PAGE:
Randy McAllister and the Scrappiest Band in the Motherland deliver a dozen memorable songs to delight on Gristle to Gold.
Randy McAllister is a talented songwriter, singer and multi-instrumentalist. He was born in Novice, Texas (small town in East Texas – population 139 at the 2010 census) and his Lone Star State roots run five generations deep. Randy’s father sang and played drums for a group called The Flames; an ironic name considering his primary “put food on the table” job was a firefighter. Randy grew up listening to a myriad of musical genres thanks to his father.
Early on he honed his drum skills, again with an assist from his dad. He would later pick up the intracacies of blowing the blues harp while serving in the U.S. Navy stationed in Massachusetts. Randy frequented the Boston area blues bars and profited from harp tips courtesy of “Earring” George Mayweather. Mayweather received instruction from the legendary Chicago harp master Little Walter and he played on J.B. Hutto’s first recordings.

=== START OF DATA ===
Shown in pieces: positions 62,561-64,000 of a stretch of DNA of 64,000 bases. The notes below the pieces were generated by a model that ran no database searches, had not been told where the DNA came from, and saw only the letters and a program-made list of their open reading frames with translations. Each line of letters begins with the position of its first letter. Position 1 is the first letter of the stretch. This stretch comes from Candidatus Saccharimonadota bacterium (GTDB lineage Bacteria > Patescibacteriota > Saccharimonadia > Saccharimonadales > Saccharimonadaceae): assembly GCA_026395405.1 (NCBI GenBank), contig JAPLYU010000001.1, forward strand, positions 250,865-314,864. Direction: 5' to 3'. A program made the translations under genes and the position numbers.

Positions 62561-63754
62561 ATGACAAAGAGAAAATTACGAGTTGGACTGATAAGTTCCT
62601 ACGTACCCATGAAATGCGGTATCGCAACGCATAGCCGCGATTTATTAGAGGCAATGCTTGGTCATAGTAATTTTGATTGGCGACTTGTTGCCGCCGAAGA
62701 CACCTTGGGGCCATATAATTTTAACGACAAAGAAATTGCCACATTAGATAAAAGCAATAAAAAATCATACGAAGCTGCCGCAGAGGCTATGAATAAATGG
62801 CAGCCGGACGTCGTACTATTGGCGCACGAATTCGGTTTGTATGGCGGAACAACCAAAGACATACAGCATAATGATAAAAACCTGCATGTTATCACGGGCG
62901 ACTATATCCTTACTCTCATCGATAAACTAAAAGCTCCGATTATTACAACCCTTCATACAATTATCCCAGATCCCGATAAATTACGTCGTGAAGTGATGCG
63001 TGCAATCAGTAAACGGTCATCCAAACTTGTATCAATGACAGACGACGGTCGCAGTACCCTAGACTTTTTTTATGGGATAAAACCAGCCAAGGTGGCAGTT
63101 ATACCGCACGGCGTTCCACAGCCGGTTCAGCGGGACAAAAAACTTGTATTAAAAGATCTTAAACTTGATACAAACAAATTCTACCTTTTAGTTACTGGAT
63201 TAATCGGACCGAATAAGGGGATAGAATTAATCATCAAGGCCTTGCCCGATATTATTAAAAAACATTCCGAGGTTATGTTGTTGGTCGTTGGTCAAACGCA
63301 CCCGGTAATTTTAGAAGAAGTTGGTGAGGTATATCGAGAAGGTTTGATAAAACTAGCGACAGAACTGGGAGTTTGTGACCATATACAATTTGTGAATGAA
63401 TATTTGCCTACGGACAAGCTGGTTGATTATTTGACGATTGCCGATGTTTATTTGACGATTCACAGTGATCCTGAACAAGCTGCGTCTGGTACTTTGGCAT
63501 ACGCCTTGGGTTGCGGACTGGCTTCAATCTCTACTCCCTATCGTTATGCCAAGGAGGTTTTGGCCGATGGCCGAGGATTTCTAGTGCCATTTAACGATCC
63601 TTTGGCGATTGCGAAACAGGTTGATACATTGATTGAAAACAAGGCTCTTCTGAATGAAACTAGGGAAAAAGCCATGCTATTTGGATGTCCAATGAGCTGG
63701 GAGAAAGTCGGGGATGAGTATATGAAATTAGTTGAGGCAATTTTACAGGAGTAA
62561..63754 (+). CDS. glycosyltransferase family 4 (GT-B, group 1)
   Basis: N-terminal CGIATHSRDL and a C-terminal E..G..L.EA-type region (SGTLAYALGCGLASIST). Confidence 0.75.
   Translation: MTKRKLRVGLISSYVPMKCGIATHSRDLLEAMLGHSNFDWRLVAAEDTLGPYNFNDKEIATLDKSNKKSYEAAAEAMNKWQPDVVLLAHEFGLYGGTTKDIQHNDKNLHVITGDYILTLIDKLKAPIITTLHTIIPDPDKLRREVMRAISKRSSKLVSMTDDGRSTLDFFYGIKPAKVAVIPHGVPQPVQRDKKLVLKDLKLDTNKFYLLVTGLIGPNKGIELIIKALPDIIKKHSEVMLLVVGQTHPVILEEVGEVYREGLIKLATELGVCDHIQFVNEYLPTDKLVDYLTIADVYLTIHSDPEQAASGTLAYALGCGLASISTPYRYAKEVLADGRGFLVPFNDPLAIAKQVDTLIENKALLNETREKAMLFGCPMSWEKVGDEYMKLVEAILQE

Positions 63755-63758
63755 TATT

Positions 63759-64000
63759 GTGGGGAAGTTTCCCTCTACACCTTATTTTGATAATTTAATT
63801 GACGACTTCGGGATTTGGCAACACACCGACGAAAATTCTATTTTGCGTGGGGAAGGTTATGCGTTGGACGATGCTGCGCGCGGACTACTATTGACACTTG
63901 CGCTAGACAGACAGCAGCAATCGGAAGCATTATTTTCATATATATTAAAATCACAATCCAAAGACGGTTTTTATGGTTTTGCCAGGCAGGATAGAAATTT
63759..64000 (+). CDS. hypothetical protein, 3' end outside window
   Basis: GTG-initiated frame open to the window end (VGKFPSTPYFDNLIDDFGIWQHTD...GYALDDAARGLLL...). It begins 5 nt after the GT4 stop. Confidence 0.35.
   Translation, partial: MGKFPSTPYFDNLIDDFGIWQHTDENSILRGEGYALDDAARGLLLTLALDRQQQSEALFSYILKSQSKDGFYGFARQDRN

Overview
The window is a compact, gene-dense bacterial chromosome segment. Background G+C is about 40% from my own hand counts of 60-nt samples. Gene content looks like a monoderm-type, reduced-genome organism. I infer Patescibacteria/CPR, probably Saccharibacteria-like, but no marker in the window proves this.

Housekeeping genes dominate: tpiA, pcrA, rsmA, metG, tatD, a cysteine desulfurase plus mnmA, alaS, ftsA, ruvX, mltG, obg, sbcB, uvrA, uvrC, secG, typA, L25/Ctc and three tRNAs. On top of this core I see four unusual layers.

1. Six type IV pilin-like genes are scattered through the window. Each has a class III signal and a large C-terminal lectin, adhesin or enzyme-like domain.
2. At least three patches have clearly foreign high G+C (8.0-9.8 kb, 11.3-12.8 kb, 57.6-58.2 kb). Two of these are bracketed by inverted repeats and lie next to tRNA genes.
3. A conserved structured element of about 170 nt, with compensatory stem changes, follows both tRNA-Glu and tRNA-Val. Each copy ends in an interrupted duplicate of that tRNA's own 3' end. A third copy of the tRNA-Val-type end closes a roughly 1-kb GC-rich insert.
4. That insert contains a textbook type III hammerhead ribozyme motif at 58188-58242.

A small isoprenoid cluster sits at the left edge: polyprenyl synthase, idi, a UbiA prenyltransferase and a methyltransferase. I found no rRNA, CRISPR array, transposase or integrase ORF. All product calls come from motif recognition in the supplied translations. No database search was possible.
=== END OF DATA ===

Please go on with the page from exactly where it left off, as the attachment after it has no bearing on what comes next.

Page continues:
Gristle to Gold is the title of the new release on Reaction Records by Randy McAllister and the Scrappiest Band in the Motherland. It demonstrates that McAllister is a skilled craftsman in the art of songwriting. He combines first-rate melodies with valued lyrics. He is prolific at it, with about a dozen albums residing under his belt.
On the new release Randy has enlisted the services of a slew of young sharp Texas musicians offering them a chance to gain valuable experience in the recording studio. They reciprocate by giving McAllister a shot of youthful exuberance.
Guitarist Rob Dewan is the only musician, besides McAllister, to be included on each of the twelve new original compositions contained on Gristle to Gold, but the album’s cohesiveness belies that fact. Rob Dewan’s presence and contributions are strongly felt throughout Gristle, second to only McAllister himself.
Texas is well known as a vibrant melting pot of music with thriving music scenes in Houston, Dallas, and Austin. Randy McAllister’s brand of music is hard to categorize. It could be deemed Texas Soul/Blues, but to be truthful it is a great deal more. Randy is a superbly soulful singer with an ample vocal range who sings each song with legitimate conviction.